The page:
Former German minister for development becomes arms lobbyist-why it matters for #globaldev

Dirk Niebel, the former German minister for development cooperation, has joined Rheinmetall as a lobbyist.
Given his abysmal performance as politician in charge of development, good governance and human rights this is not at all surprising, or, as the German version of The Onion, Der Postillon puts it: ‘0% of respondents were surprised about his career move in a recent poll’ (in German).
But this is not simply about a former politician moving into the famed ‘private sector’, but it raises (at least) three critical issues that I want to point out in the following:
First, it shows that traditional, government-run development policy is really in a state of crisis-not just in Germany.
Second, Niebel’s case highlights some of the structural problems that ‘open aid’ and open data initiatives still have when faced with unaccountable, yet powerful people and institutions.
Third, very much linked to the second point, when arms (deals) are involved development is certainly not in the driver’s seat which raises tough questions for civilian peace efforts and the militarization of development (rather than the ‘civilization’ of defense policy and practice).

From Canada to Australia, Germany and the UNDP – traditional development policy institutions are under pressure
This pressure does not necessarily have to be a bad sign, but the end of CIDA and AusAid, or the merger of aid organizations in Germany that Dirk Niebel pushed are indications of just how much the discourse is moving; not all of these developments are ‘bad’ developments per se and maybe the UNDP or other traditional organizations are in need of some reform.
But unsurprisingly development policy will be more ‘aligned’ with other policy areas and this usually means closer collaboration with the private sector and greater priority of trade and foreign policy over genuine ‘development’ policy. If debates around mining (Canada), migration (Australia) or arms deals (Germany) are an indication of the direction of (conservative) development policy then we can assume that the ideals (if they ever existed…) of development will be under ever-growing pressure to make their small voices heard.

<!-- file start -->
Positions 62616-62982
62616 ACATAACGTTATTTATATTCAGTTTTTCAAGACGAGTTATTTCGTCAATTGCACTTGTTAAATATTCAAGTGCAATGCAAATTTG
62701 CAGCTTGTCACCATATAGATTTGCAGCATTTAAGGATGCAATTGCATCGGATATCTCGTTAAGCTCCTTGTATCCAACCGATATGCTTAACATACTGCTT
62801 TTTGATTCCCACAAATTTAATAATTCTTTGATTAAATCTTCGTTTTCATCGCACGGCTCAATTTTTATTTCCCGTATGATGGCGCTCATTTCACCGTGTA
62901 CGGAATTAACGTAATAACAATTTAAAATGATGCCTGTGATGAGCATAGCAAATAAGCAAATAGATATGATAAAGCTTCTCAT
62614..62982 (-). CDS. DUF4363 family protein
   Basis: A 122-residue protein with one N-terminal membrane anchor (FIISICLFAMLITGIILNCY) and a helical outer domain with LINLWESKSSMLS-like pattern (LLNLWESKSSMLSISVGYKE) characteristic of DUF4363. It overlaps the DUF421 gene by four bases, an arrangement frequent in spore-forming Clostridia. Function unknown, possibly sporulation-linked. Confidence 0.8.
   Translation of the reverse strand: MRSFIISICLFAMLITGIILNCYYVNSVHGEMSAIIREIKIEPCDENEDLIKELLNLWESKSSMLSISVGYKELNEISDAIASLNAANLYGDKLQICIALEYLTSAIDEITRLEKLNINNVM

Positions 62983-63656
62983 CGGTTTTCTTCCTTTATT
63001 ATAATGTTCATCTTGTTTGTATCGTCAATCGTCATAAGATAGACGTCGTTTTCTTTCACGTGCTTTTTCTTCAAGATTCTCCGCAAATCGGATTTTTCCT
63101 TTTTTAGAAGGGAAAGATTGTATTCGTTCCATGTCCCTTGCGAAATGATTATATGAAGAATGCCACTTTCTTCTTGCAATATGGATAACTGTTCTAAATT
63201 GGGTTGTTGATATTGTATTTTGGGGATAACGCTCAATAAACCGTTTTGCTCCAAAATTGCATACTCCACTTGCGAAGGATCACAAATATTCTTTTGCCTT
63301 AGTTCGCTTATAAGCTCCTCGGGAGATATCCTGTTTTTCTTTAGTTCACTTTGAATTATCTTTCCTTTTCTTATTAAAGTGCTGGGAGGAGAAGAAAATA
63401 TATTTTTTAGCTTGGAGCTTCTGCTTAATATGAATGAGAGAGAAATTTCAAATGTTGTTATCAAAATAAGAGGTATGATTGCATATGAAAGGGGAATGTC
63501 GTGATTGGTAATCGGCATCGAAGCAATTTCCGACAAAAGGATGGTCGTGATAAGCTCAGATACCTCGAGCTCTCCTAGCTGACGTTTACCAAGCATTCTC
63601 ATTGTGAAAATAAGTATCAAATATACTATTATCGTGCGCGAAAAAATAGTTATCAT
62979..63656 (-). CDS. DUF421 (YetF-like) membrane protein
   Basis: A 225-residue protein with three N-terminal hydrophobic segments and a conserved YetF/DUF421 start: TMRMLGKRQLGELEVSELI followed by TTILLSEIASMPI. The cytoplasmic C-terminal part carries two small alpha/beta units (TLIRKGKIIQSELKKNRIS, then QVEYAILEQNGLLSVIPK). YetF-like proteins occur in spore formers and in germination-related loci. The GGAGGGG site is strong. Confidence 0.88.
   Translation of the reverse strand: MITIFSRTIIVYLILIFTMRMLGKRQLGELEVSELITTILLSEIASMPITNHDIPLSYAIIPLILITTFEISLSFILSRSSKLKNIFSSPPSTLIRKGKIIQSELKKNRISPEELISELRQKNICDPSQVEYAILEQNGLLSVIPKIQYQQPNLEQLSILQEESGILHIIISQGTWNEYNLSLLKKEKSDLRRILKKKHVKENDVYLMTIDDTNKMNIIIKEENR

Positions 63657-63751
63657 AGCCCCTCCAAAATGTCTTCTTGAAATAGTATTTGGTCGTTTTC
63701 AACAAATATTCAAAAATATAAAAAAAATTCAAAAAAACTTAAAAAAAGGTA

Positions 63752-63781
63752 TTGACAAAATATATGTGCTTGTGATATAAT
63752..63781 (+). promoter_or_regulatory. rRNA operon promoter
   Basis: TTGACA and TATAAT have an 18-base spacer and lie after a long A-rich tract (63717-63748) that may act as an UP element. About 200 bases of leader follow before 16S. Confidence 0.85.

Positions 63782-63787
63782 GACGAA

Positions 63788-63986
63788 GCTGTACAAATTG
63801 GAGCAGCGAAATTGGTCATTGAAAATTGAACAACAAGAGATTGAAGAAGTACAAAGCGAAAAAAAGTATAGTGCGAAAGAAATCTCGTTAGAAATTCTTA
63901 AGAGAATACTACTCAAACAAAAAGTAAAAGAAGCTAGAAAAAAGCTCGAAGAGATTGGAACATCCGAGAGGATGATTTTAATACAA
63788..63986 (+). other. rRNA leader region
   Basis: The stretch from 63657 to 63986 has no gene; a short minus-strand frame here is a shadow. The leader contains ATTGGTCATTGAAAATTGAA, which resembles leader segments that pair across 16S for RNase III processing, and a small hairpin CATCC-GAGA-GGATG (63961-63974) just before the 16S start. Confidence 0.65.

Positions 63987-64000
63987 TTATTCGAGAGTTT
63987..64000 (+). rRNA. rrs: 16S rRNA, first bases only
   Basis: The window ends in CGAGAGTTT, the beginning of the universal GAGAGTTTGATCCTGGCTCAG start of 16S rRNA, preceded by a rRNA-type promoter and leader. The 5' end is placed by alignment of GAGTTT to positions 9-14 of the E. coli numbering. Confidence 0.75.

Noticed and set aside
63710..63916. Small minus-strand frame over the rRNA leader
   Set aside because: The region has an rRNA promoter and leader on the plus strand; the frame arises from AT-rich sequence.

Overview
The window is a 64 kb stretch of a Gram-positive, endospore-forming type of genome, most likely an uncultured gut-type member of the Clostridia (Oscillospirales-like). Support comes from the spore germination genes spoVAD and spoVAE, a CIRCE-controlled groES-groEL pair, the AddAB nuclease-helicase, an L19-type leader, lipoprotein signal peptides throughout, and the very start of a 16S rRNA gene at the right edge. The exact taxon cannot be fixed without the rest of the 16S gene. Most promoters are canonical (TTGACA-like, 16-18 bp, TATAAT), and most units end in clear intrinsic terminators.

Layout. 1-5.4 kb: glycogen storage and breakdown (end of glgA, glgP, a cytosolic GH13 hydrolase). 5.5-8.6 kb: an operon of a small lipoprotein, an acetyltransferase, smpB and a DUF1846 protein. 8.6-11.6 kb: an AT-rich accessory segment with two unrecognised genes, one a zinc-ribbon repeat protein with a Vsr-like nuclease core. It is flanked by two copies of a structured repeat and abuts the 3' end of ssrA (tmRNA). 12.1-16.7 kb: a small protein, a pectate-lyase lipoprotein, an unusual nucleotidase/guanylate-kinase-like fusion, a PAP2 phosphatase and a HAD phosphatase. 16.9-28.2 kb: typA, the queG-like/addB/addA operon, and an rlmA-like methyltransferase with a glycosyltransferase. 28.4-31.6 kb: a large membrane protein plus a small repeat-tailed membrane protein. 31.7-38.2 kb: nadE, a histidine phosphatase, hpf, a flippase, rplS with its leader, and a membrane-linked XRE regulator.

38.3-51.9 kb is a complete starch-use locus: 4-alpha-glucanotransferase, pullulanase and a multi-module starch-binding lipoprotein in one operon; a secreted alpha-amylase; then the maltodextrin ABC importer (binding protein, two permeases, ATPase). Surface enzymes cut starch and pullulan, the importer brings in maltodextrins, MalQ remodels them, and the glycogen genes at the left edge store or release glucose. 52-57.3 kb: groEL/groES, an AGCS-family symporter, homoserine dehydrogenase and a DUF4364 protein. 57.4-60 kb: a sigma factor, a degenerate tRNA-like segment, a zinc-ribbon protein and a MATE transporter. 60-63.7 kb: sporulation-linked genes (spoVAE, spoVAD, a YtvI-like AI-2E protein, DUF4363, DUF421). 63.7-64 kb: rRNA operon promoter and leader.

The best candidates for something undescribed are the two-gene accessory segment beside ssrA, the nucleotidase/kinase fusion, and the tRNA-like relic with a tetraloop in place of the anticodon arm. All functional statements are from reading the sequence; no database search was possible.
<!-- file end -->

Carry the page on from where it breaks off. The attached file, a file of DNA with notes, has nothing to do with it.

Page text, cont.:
Showing open aid and accountability the finger

Dirk Niebel was never really interested in open aid; but his case is also an interesting when it comes to the absence of ex-post accountability mechanisms. It will be difficult, if not impossible, to prove legal wrongdoing on his part and the German taxpayer is indebted to his service and happily pays him a nice pension.
Dirk Niebel basically was an arms lobbyist right from the beginning of his term in office who just happened to be ‘parked’ in a seemingly less important ministry because of party politics and coalition balances. Replace his name and the country with a variety of developing countries of your choice and your rent-maximizing, partisan, bad governance stereotypes are confirmed. Niebel was also a member of the national Security Council, a quasi-secret, intransparent committee where selected ministers discuss security-related issues, including arms export deals. There are basically no checks and balances in place for ministerial involvement of this kind and Niebel interpreted his mandate as broadly as possible to talk ‘development’ in the morning and then pursue his own agenda in the name of Germany’s national interest. No open aid database will help in this case and there are no ex-post accountability mechanisms in place if your double-agenda takes place within the existing legal framework.

Follow the money: Militarization, arms exports and ‘development’
Dirk Niebel’s case is also a very blunt reminder of how efforts around civilian peace initiatives, civil-military ‘cooperation’, ‘human security’ and all the other well-intentioned non-military ideas have failed on a large scale. Many countries, Germany included, are happy to sell arms, arm dubious ‘rebel groups’ and pursue their ‘war against terrorism’. It is not surprising that Germany is ‘discussing’ purchasing armed drones-and we can be very certain about the outcome of this ‘discussion’: New threats, global alliances and Germany’s preparedness for 21st century warfare demand the purchase of such drones which, as basically all large arms projects do, will end up in a financial mess, overpriced equipment and yet another bill that the tax payer can foot without even a remote chance of transparent, accountable and democratic procedures.

As much of an individual, maybe even extreme, problem the Niebel case seems to be it says a lot about the sorry state of ‘development policy’ in a militarized age and how traditional, state-run agencies struggle to make meaningful contributions to sustainable, peaceful development in the 21st century.

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